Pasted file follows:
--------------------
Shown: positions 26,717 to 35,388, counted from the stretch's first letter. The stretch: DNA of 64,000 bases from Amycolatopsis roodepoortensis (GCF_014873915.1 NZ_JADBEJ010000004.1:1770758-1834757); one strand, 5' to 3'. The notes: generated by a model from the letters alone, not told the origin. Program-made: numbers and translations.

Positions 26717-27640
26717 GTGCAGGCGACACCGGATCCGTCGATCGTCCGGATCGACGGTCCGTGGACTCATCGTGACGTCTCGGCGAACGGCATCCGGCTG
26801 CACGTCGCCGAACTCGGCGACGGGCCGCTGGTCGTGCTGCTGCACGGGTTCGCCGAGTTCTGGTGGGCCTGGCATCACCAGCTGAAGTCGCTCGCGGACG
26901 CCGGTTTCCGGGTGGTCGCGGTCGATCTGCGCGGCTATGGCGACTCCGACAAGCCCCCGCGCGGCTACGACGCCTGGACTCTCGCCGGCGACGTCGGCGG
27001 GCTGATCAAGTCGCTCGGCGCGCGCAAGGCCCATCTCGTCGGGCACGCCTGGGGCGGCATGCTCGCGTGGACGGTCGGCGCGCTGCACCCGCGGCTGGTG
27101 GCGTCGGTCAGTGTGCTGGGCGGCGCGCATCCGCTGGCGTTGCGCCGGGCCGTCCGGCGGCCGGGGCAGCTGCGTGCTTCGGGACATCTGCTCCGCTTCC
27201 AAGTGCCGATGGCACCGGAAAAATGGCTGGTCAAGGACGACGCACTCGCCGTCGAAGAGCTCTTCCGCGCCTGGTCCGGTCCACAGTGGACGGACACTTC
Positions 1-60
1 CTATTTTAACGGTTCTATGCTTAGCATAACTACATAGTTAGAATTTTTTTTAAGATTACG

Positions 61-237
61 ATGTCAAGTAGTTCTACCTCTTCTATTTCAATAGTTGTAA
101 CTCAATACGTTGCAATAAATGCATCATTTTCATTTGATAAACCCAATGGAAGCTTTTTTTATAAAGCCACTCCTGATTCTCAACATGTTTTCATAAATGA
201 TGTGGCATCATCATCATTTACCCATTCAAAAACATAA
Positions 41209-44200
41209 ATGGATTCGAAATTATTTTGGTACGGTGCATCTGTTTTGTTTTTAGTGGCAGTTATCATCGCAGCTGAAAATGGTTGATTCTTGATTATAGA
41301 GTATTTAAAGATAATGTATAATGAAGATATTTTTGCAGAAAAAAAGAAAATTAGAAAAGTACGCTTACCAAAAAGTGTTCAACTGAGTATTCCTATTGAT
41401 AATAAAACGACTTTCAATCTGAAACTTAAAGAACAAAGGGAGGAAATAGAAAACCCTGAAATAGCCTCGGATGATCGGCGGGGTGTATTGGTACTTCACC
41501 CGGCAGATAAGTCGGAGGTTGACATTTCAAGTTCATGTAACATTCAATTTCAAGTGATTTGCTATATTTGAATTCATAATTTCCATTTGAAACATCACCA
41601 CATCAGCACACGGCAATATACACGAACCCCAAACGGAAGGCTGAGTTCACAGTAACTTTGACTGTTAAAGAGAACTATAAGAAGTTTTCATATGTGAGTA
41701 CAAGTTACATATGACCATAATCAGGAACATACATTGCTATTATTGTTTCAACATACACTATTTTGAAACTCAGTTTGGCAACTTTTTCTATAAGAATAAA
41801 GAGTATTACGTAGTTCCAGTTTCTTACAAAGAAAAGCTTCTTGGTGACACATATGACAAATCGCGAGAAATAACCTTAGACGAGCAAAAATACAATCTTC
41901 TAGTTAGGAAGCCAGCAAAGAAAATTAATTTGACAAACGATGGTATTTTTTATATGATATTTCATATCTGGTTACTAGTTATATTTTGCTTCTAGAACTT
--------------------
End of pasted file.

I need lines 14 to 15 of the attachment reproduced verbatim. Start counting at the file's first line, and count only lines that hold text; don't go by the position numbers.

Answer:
201 TGTGGCATCATCATCATTTACCCATTCAAAAACATAA
Positions 41209-44200